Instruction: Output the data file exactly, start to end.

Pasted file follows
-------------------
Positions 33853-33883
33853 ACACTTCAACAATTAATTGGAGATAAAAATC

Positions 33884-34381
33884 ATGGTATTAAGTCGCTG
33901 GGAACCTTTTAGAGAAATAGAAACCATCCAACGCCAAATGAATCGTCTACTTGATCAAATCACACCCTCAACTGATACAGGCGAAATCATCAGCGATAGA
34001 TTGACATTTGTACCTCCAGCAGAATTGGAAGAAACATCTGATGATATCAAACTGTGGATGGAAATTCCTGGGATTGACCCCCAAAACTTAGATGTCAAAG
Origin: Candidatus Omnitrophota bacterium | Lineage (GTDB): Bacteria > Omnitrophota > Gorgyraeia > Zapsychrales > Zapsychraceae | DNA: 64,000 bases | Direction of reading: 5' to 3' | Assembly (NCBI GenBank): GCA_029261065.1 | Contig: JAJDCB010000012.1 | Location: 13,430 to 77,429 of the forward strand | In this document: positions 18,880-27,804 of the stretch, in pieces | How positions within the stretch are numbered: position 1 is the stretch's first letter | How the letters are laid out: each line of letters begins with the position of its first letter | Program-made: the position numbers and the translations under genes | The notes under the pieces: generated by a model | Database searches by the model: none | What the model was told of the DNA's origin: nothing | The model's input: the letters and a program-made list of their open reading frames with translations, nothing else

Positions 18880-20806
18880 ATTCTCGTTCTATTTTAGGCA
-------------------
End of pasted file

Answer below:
Positions 33853-33883
33853 ACACTTCAACAATTAATTGGAGATAAAAATC

Positions 33884-34381
33884 ATGGTATTAAGTCGCTG
33901 GGAACCTTTTAGAGAAATAGAAACCATCCAACGCCAAATGAATCGTCTACTTGATCAAATCACACCCTCAACTGATACAGGCGAAATCATCAGCGATAGA
34001 TTGACATTTGTACCTCCAGCAGAATTGGAAGAAACATCTGATGATATCAAACTGTGGATGGAAATTCCTGGGATTGACCCCCAAAACTTAGATGTCAAAG
Origin: Candidatus Omnitrophota bacterium | Lineage (GTDB): Bacteria > Omnitrophota > Gorgyraeia > Zapsychrales > Zapsychraceae | DNA: 64,000 bases | Direction of reading: 5' to 3' | Assembly (NCBI GenBank): GCA_029261065.1 | Contig: JAJDCB010000012.1 | Location: 13,430 to 77,429 of the forward strand | In this document: positions 18,880-27,804 of the stretch, in pieces | How positions within the stretch are numbered: position 1 is the stretch's first letter | How the letters are laid out: each line of letters begins with the position of its first letter | Program-made: the position numbers and the translations under genes | The notes under the pieces: generated by a model | Database searches by the model: none | What the model was told of the DNA's origin: nothing | The model's input: the letters and a program-made list of their open reading frames with translations, nothing else

Positions 18880-20806
18880 ATTCTCGTTCTATTTTAGGCA